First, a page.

1. Connection with his soldiers
  2. Communication skills
  3. Share information
  4. Max your potential out
  5. Accept your responsibility
  6. Celebrate achievements
  7. Don’t delegate the most unpleasant tasks
  8. Take a risk

While the best schools of history can inspire their students with stories of historic individuals, School of History Lessons Learned from Julius Caesar above is highly non-specific and could be applied to any figure from the past who has achieved a modicum of success, or indeed a figure from the present, or just from “plain old common sense”.

The quality of provision


We are concerned that where School of History teachers have made predictions based on their Lessons of History, the success rate of these predictions is disappointingly low. For example:

  1. Teacher Marx predicted the triumph of the bourgeoisie and then proletariat in the 19th century.
  2. Teacher Ehrlich1 predicted a Malthusian trap in 1968 and the imminent global starvation of millions.
  3. Teacher Fukuyama predicted the end of history and the triumph of the liberal order in 1992.

Events have subsequently shown that these predictions are at best still awaiting proof, and at worst spectacularly incorrect.

School of History is therefore yet to supply evidence that Lessons of History can be applied to the future with any degree of certainty.

Text from letter to pupils explaining the findings of the inspection

Dear pupils

Thank you for making us feel welcome during our recent inspection. We were amazed at the astonishing displays of work that you are so proud of, and enjoyed talking to you about the things you like best in school.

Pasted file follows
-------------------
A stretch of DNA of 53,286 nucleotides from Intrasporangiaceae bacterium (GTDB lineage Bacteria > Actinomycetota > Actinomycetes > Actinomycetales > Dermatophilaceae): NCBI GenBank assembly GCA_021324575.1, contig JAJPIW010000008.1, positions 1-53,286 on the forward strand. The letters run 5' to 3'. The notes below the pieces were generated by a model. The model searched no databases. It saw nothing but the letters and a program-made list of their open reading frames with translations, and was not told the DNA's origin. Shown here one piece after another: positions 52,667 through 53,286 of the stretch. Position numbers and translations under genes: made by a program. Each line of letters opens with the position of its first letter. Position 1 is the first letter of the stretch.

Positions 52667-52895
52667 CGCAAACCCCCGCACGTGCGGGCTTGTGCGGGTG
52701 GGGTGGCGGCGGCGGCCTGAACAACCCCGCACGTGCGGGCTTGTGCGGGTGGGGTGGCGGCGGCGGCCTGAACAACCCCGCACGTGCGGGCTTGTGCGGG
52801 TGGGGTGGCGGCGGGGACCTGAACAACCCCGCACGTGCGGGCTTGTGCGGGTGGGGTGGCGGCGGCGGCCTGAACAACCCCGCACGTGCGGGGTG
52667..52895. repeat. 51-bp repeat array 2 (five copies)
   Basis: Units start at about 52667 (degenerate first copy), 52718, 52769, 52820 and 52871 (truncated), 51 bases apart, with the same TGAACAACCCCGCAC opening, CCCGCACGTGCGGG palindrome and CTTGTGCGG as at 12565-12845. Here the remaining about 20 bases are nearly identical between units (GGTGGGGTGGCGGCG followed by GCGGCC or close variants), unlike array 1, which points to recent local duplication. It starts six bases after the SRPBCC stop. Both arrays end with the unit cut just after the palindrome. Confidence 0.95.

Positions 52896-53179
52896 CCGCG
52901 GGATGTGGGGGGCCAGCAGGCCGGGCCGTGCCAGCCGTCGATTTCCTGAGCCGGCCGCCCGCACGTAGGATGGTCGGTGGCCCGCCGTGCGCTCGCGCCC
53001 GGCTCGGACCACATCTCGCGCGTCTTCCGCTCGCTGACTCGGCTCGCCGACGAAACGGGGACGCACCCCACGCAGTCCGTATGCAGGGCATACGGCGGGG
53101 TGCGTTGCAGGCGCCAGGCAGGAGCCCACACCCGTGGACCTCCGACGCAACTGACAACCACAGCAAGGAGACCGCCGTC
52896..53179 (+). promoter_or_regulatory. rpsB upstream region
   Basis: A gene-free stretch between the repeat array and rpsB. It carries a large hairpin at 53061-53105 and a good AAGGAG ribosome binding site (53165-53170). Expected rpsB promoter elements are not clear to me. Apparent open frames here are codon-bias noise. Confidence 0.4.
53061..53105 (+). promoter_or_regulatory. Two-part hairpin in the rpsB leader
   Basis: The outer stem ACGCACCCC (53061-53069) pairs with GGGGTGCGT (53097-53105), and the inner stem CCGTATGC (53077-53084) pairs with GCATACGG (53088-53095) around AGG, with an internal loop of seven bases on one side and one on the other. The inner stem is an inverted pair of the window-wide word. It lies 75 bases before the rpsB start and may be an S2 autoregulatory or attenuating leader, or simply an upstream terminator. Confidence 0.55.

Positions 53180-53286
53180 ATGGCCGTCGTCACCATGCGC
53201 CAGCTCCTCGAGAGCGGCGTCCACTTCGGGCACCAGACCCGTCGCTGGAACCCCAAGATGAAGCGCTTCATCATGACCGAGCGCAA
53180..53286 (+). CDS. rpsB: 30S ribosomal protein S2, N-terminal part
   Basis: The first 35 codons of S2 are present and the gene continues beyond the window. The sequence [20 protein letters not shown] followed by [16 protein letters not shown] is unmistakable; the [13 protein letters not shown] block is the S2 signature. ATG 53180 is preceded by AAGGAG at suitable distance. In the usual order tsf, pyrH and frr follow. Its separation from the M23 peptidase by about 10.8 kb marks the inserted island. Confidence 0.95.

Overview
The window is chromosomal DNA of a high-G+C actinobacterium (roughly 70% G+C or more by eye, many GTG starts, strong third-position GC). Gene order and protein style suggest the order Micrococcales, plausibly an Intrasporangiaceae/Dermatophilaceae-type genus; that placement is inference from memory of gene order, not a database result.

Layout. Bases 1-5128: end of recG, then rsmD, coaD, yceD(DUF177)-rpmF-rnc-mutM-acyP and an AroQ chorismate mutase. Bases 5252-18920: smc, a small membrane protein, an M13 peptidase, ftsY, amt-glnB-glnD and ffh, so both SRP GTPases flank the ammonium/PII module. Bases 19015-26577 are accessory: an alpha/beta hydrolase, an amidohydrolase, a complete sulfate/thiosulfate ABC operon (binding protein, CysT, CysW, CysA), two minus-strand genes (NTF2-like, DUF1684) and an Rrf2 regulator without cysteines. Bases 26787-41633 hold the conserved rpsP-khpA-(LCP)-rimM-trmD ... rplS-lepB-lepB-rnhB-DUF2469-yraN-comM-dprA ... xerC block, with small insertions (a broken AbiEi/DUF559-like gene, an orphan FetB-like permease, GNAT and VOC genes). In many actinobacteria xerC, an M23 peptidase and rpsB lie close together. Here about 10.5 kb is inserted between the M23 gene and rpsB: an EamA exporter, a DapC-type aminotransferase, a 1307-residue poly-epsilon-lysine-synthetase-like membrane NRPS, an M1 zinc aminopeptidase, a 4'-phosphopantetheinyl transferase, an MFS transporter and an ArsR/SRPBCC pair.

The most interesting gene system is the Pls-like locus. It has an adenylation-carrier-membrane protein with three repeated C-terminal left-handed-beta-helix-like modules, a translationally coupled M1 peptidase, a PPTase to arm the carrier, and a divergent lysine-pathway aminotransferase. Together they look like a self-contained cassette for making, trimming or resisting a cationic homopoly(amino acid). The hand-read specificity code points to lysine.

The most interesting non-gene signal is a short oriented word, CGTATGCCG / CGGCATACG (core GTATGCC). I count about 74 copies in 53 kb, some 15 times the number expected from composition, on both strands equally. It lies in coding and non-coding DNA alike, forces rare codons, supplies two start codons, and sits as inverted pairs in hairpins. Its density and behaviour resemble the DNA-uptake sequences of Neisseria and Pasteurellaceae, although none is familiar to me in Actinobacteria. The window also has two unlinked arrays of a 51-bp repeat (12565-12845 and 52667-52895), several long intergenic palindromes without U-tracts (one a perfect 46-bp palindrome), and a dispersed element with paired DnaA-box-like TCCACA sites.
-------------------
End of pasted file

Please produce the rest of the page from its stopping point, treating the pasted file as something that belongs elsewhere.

I know the recent award of Grade 4 INADEQUATE will come as a disappointment to some of you. We would encourage you to keep trying, but also to be more realistic about the capabilities of your History Teachers.

The conclusion from our inspection is that we have yet to see a real life “Lesson from History” that is not either just common sense, or mostly useless in decision making.

But it is important for me to tell you that while formulaic lessons from history have not worked at your school, you can still learn from history in many different and valuable ways. While this semantic distinction may seem abstruse, I can assure you - in my capacity as His Majesty’s Inspector of Schools - that it isn’t.

We have suggested something to make your school a bit better:

We strongly believe that the study of history can enrich your understanding and appreciation of the present. But we also believe that it will not provide you with a simple means to predict the future. We suggest amending the motto of your school to the almost equally inspirational quomodo ego dico latine or for English speakers: he who knows the past, knows his limits.

Warmest regards,
Lucy Didez, Lead Inspector

  1. The inspectors acknowledge that technically speaking Paul Ehrlich is a biologist. ↩︎